Now, consider India’s policy on abstract patents like software that in no way promote the interests of India. In the case of drugs, secrecy is one option and sharing of knowledge across companies (collaboration) are suitable business models too, albeit today’s giants would resist these with passion, for obvious reasons, and they also have a massive lobbying budget that goes a long way in a country like India. A new article from MIP, titled “India’s first National IPR Policy maintains position on affordable drugs,” says that the “India government has unveiled the first National Intellectual Property Rights Policy that sets out seven objectives and relevant guidelines to promote the country’s IP regime, and has resisted pressure from the United States to amend the patent law regarding access to cheap drugs.”
In the words of a pro-software patents Web site, “Bad Patents Can Harm A Startup Company” and to quote the opening paragraph: “One of the options for the inventor is to not to file a patent, but simply to keep their invention secret. The most common examples are the formula for Coca Cola or Colonel Sander’s secret herbs and spices. Both of these examples could have been patented, but were not. From a business standpoint, these were the right decisions.”
It’s not always patenting that works best to promote innovation (if patents promote innovation in the first place). There are alternative routes of operation and even protection of one’s ‘secret sauce’ (or source code): for example, copyright law for software.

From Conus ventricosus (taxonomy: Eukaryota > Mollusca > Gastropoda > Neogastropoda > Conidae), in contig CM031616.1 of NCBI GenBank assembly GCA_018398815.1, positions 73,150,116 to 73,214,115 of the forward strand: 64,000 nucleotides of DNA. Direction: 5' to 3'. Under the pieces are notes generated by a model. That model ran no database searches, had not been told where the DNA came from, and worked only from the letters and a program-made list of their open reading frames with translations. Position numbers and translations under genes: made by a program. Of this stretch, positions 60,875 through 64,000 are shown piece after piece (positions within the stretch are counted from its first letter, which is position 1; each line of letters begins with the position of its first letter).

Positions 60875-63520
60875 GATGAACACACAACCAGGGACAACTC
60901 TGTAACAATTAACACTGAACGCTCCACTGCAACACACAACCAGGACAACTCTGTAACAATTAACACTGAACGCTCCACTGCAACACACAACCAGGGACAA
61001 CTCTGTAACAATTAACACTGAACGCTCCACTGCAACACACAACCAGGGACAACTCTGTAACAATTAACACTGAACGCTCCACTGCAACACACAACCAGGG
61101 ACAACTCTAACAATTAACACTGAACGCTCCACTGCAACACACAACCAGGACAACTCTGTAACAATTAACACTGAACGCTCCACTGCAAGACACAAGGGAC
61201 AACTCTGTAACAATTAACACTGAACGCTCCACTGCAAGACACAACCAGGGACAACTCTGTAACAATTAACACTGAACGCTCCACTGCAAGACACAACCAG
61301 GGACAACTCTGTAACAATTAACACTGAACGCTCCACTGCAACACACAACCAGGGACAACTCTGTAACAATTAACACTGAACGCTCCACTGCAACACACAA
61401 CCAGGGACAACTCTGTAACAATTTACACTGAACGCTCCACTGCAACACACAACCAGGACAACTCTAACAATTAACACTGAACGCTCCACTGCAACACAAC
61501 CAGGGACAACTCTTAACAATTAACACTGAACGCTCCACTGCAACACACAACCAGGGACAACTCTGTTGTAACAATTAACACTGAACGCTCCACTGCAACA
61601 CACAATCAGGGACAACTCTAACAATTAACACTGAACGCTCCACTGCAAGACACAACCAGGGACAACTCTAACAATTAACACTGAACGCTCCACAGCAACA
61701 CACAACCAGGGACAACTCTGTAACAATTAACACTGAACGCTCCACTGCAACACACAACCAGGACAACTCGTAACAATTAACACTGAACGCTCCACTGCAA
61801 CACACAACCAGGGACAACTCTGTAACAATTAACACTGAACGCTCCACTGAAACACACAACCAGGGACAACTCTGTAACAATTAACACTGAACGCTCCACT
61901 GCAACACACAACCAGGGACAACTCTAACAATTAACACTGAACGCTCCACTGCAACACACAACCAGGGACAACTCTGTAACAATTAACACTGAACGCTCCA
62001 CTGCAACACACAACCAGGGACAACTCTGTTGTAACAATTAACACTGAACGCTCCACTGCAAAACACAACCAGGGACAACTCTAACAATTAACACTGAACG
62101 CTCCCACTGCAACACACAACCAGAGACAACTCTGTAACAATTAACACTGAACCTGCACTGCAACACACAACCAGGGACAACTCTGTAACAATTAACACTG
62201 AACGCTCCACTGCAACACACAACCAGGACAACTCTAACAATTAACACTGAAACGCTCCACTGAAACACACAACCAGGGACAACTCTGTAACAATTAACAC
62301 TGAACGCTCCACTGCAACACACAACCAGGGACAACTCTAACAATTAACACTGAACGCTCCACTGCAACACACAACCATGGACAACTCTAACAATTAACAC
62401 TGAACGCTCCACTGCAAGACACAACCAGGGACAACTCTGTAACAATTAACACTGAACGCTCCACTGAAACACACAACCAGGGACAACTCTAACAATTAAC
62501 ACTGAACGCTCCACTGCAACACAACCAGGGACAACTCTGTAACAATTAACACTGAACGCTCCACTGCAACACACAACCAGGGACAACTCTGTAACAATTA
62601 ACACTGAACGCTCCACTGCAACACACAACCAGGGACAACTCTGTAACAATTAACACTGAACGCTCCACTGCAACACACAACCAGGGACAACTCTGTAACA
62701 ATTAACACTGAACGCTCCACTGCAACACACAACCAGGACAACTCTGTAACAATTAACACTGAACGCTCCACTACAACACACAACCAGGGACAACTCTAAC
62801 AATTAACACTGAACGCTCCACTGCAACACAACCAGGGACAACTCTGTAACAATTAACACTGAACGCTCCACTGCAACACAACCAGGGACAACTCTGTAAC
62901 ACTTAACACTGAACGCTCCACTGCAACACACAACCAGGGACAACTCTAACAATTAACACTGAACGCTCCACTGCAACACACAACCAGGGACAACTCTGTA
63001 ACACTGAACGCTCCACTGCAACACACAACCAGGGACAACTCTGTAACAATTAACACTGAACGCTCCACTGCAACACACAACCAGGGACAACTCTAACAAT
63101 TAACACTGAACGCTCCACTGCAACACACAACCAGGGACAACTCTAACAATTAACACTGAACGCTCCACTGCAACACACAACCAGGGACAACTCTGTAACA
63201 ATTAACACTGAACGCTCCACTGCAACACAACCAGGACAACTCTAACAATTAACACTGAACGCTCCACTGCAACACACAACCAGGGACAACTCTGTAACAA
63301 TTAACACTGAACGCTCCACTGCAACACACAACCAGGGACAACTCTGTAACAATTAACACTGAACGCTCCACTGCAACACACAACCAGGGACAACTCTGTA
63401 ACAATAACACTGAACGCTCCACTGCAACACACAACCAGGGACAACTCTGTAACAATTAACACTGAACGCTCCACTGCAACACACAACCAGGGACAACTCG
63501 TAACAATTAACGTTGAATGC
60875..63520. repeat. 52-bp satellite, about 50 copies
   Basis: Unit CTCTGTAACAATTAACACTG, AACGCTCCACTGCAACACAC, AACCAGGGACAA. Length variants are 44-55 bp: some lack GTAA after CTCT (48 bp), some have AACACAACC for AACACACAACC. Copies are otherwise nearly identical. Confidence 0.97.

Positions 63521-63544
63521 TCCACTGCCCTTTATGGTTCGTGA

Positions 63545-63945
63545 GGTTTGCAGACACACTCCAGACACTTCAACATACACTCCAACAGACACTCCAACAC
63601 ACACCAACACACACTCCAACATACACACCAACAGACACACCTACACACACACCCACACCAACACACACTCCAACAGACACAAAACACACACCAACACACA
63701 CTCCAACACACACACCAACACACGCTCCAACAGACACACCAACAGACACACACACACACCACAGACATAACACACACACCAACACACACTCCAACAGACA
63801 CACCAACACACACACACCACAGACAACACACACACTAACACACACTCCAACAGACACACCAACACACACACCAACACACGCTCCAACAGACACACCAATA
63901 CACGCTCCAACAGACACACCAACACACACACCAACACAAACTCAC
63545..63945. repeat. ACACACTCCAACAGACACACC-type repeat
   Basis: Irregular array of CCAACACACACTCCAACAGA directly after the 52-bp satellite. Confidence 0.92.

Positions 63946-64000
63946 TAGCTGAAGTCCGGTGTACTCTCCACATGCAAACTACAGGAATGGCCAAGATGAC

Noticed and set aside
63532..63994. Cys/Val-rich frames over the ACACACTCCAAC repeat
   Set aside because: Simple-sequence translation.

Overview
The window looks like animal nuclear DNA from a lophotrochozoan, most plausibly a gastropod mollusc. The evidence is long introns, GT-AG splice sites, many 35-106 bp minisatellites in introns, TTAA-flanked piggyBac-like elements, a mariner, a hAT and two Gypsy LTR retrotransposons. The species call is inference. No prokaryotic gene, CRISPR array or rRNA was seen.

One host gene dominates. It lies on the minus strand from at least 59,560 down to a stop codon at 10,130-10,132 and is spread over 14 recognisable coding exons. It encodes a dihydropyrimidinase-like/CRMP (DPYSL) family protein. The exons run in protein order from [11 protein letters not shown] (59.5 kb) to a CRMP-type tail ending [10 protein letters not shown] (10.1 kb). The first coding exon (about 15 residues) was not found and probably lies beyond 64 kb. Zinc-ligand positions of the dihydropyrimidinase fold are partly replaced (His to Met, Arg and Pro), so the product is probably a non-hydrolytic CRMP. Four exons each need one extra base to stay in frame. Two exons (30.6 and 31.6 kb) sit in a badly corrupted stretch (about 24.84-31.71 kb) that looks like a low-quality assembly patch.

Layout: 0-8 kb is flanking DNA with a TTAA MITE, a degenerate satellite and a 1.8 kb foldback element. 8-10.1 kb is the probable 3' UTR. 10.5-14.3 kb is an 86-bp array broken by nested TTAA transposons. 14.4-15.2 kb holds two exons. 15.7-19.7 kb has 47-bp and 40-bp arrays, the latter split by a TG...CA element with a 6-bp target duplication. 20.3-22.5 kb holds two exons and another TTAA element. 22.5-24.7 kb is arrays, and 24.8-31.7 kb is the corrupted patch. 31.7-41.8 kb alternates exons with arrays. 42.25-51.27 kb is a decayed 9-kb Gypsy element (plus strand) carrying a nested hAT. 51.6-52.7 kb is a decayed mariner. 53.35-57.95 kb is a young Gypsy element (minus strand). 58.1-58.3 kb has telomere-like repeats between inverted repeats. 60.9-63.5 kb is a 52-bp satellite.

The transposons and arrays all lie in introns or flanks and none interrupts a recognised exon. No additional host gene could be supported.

The policies from India show a certain strength in the face of bullying from the likes of USTR. What about East Asia? Will it surrender to Western demands? Well, the part of it that’s a former British colony, Hong Kong, seems to be heading in the wrong direction, just like Singapore (another former British colony). To quote MIP: “The Legislative Council (LegCo) has completed its Bills Committee stage scrutiny of the Patents (Amendment) Bill 2015. The Bill introduces several important changes, including an original grant patent system for standard patents in addition to the existing re-registration system as well as a substantive examination procedure in the short-term patent system.”
China will hopefully not be fooled by these policies in Hong Kong which would hurt the Chinese economy, unless Beijing wishes to see more Chinese giants becoming victims of Microsoft blackmail.
A lot of the world’s patent policy and debates are imperialistic by nature. It often boils down to one nation’s “rights” (as in “intellectual property rights”) to exercise control over many others. Those many other nations have elements in them which can be viewed as “enemies within”, e.g. patent lawyers, whose goal aligns with the foreign occupier, and they are willing to lobby domestically to advance nationally-harmful policies for personal gain — a sort of loot shared by the occupier with the facilitator/collaborator. If only more people could see that…